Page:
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Topic: 8x8 rgb led matrix + 4bit pwm, irq code speed (Read 12886 times) previous topic - next topic


Oct 28, 2008, 09:45 pm Last Edit: Oct 28, 2008, 10:18 pm by madworm Reason: 1
Which code exactly? matrix_code or matrix_test ?

The first one should produce this, the second one needs a button attached to digital pin 7 and should give you this effect, when the button is pressed.

The arduino's digital pin9 should be connected to all the shift registers at pin13 (output enable, G in the schematic). All the 595's pin10 (master reset, SCL in the schematic) should be connected to +5V.

The ICSP pin1 links to the MISO line. I wonder why this has an effect at all. It is not used in the code.

Also make sure you have good contact at the wires. The data transfer runs at several MHz and I had a lot of fun thinking all was broken, just because of bad contact.

If you have trouble making it work, you can try the ShiftOut tutorial first. It also builds a chain of several 595 shift registers. As soon as that works, you can just switch the code + rewire the output enable line to arduino (wired to +5V in the tutorial).

Got and pictures yet ?


a few possibly relevant pointers from someone else doing LED matrix code for the first time...

Have you considered that you can implement 16 brightness levels with 4 loops instead of 16, if you insert delays of different lengths into each loop?

Be sure you take branch length into account, otherwise some cycles of your loop will execute much faster than others, causing inconsistent brightness.

16 linear steps of voltage-on time does not produce 16 consistent levels of brightness.  You need a logarithmic curve to get a looks-linear response.


Nov 14, 2008, 02:18 am Last Edit: Nov 14, 2008, 02:18 am by madworm Reason: 1
Well, logarithmic... yes. If you take the human eye as the reference. Maybe I forgot about that as I'm trying to avoid such subjective quantities as "brightness" during my day-job. (W/sr is what I prefer, and only linear detectors of course). I also didn't want to over-complicate things.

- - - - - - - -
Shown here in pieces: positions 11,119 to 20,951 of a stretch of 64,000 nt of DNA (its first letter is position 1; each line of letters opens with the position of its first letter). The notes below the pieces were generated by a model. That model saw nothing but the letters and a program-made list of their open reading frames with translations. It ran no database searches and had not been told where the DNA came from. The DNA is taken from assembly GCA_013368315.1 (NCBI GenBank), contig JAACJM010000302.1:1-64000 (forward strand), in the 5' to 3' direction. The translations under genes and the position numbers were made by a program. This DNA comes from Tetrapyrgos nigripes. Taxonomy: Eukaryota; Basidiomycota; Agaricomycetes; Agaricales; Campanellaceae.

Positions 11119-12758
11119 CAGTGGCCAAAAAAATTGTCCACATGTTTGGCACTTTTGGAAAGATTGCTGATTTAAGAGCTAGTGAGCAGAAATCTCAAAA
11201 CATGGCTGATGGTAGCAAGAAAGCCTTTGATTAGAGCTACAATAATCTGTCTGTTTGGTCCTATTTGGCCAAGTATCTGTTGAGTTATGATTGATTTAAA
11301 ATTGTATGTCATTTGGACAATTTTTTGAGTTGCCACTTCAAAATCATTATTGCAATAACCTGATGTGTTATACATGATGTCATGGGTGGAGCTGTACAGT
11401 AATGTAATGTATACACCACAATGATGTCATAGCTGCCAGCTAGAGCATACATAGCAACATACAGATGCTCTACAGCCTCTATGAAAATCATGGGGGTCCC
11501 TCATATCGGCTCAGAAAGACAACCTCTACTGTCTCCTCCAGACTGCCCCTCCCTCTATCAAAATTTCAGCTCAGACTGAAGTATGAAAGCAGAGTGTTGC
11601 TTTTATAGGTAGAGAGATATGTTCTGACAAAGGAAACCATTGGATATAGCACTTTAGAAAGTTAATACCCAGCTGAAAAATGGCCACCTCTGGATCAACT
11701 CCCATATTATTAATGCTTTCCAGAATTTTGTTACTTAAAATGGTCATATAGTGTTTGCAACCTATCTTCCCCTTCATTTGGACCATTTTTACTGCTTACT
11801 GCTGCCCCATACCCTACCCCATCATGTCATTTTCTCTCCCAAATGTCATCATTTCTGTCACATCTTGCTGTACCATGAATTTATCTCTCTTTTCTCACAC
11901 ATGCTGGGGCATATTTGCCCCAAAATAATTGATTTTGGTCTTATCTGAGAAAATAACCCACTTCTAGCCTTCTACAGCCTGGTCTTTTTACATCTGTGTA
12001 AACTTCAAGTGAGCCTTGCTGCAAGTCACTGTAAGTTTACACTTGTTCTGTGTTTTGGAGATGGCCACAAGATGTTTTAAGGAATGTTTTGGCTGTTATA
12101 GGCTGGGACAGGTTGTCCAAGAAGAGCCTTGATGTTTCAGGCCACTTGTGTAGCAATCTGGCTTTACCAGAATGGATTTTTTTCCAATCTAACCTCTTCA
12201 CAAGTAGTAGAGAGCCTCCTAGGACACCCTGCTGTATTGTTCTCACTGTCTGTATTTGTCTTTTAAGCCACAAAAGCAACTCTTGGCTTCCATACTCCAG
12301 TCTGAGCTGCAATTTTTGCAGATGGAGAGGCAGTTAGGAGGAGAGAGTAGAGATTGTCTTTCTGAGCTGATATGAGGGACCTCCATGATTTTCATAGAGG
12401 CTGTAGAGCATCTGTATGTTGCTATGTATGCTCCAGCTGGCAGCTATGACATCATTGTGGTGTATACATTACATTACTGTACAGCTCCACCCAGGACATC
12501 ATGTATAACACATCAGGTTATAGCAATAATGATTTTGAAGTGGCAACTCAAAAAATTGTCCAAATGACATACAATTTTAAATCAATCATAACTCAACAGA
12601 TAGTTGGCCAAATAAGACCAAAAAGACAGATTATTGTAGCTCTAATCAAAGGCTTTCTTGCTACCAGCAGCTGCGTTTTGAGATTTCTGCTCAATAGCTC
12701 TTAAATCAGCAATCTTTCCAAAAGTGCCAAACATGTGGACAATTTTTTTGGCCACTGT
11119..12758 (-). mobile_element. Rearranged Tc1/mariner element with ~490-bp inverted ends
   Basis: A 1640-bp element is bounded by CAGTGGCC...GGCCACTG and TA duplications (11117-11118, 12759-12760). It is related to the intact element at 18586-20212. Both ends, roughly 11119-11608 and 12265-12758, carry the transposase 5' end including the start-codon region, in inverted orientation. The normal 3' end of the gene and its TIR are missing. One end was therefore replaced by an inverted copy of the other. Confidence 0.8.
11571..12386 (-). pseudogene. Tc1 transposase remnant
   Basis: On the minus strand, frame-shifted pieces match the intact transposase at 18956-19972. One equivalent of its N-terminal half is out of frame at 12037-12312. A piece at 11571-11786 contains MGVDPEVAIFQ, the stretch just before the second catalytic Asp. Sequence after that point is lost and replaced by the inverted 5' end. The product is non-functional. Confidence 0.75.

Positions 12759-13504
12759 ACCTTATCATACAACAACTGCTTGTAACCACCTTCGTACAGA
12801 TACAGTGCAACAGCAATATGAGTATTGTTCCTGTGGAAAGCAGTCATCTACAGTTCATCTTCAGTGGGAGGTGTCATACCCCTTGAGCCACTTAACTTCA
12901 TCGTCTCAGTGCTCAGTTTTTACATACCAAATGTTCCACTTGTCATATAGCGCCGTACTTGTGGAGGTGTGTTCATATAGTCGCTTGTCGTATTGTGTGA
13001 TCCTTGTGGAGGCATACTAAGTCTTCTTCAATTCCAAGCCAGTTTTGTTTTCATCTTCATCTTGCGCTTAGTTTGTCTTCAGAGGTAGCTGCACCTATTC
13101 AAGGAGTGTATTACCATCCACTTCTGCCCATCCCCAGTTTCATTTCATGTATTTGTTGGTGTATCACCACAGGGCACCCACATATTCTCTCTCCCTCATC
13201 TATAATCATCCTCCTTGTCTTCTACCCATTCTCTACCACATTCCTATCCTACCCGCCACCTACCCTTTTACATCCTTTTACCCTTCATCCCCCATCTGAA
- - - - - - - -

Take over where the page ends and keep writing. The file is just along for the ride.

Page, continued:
I'm not sure if inserting delays would be compatible with the multiplexing. Right now it is certain that every loop takes the same amount of time and the 'framebuffer' data is easily translated into a PWM signal without any hick ups.


Excellent thread! Gave it a full read-through and ejoyed it. Thanks for posting your code and eagle diagram as well. I may just go an build it. :)


this post helped me out a lil too thanks


Thanks for all the work documenting your efforts. It is very helpful for a newbie


Dec 17, 2008, 09:46 am Last Edit: Dec 17, 2008, 09:46 am by stas2k Reason: 1
Thank you for documenting all your efforts. Did you try to drive more than one matrix at the same time? I just bought 4 of these on ebay and i want to display some mario and other old-school sprites on it. :) Sparkfun's backpack contains a full Atmega but i think it's overkill.


I did not try driving more than one of these babies with a single micro. In principal it is possible, but it is likely to interfere with the pulse width modulation for the color mixing. I know that the interrupt timing is easily messed up when trying to do more colors, as this takes more time. Adding more matrices should have the same effect. You'll need to adjust the irq timer settings.

Color mixing without PWM will work for sure, but at the cost of fewer colors. Just like the sparkfun gadget does it.


I'll try to make it work. Yesterday bought 12 74hc595 chips and some current sinks. I'll try to make a simple game. Maybe like frogger, controlled by sega genesis joystick. Did you try some ASM optimizations like loop unwinding?

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